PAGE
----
Developers and the construction industry are continuing to do their upmost to lift the country from the housing crisis with the latest figures revealing that new house building increased in July, up 5.6% on the previous year.
Output is increasing
The amount of orders being placed for new homes increased by a massive 25% between the first and second quarter of 2016, which is the highest increase since 1967 when growth rose to 44.1%.
A major factor in the increase was the amount of new orders being received in the second quarter of the year for private new houses, which increased by 28.2% to a level of £3.5billion. That level is the highest second quarter for nine years when, back in 2007, it was £3.6billion.
Once again, the quarter on quarter increase highlights that the gloomy Brexit predictions are yet to be realised.
Richard Carr comments on recent reports, which suggest that Asian investors are increasingly expressing interest in the British property market. Asian investor interest, these reports indicate, has climbed in the wake of Brexit.
Before the referendum, many experts raised fears that Brexit would dampen UK real estate sector activity. However, recent research indicates that the number of residential properties advertised for sale in the UK rose following Brexit, while average British house prices decreased by 0.2% on average. Meanwhile, mortgage availability remains mostly unchanged after the vote.
Previous research shows that despite Brexit, the UK’s housing market remained strong in June 2016. A new study from CBRE, a leading commercial property adviser, indicates that sturdy economic fundamentals will support British house price growth throughout 2016.
Encouraging price growth
Property Wire writes that CBRE sees current British house value growth of 5.1% as encouraging. The commercial property adviser added that UK residential property prices should expand by an average of 3% in 2016. In the second quarter of 2016, house price growth was strongest in the Outer Metropolitan area (12.4%) and London (9.9%), but weakest in the North (1%), year-on-year.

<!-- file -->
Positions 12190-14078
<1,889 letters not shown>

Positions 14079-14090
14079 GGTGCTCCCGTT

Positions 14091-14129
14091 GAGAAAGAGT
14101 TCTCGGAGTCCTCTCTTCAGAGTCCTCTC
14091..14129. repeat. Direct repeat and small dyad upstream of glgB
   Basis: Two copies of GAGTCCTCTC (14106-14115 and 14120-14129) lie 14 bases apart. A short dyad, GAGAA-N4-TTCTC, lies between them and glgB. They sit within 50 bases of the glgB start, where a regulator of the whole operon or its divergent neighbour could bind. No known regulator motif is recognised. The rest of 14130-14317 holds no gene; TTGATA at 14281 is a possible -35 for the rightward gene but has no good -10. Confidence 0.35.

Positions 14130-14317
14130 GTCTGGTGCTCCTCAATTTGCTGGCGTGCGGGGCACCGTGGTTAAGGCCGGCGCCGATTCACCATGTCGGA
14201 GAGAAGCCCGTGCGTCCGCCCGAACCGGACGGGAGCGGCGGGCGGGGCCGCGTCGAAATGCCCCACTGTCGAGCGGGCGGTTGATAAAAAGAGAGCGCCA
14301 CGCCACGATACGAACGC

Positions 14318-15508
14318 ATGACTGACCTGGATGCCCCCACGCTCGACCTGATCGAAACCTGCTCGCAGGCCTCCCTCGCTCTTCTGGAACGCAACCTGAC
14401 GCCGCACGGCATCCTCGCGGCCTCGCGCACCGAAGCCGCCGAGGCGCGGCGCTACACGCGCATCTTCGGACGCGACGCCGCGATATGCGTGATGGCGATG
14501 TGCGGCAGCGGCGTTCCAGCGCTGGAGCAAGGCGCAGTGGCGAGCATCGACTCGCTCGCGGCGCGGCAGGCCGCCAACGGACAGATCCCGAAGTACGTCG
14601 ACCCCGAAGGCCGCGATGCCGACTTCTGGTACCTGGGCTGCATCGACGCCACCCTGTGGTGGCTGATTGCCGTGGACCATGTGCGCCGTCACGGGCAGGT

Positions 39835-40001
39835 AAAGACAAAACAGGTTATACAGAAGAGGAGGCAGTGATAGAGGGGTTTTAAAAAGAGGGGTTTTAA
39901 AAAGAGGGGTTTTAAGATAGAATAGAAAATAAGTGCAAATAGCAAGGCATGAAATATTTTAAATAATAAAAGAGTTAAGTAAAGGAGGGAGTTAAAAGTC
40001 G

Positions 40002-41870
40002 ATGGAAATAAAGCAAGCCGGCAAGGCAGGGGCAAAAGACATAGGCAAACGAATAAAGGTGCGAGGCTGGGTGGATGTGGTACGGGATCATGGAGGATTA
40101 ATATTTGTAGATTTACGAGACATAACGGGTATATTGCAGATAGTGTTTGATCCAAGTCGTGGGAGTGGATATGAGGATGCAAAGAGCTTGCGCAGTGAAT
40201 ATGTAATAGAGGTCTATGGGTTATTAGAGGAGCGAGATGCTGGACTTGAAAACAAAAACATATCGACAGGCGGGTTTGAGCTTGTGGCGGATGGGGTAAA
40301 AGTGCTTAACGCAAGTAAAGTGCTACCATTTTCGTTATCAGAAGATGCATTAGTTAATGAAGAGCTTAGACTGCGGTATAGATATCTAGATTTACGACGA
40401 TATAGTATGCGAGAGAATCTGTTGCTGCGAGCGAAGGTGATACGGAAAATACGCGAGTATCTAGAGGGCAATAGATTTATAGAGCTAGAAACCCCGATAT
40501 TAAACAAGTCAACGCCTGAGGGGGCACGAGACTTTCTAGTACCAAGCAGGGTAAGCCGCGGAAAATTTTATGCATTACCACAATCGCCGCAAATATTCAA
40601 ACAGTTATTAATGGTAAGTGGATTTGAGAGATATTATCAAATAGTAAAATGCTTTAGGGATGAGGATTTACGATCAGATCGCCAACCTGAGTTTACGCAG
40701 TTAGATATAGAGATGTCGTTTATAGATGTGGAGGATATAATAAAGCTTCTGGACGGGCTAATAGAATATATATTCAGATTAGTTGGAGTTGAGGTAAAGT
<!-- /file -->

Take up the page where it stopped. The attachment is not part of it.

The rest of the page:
Despite the many warnings and concerns that were raised ahead of the UK’s referendum in June about a possible collapse of the housing market, the industry has remained strong according to the latest analysis.
There has been more good news for the property market this week with new data showing that the number of planning application approvals for new homes in London has increased by 46% on last quarter, writes property developer Richard Carr.
Planning approvals on the rise in the capital
Richard Carr believes this rapid increase shows that there is plenty of confidence in the market at the moment with planners putting more applications in and authorities working quicker and more effectively to get them approved.
If the government are to have any chance of getting the country out of the current housing crisis this has to continue.
In the second quarter of 2016 some 6,310 new homes were approved out of a possible 8,280 applications, an approval rate of 76%, according to the London New Homes Monitor from estate agents Stirling Ackroyd.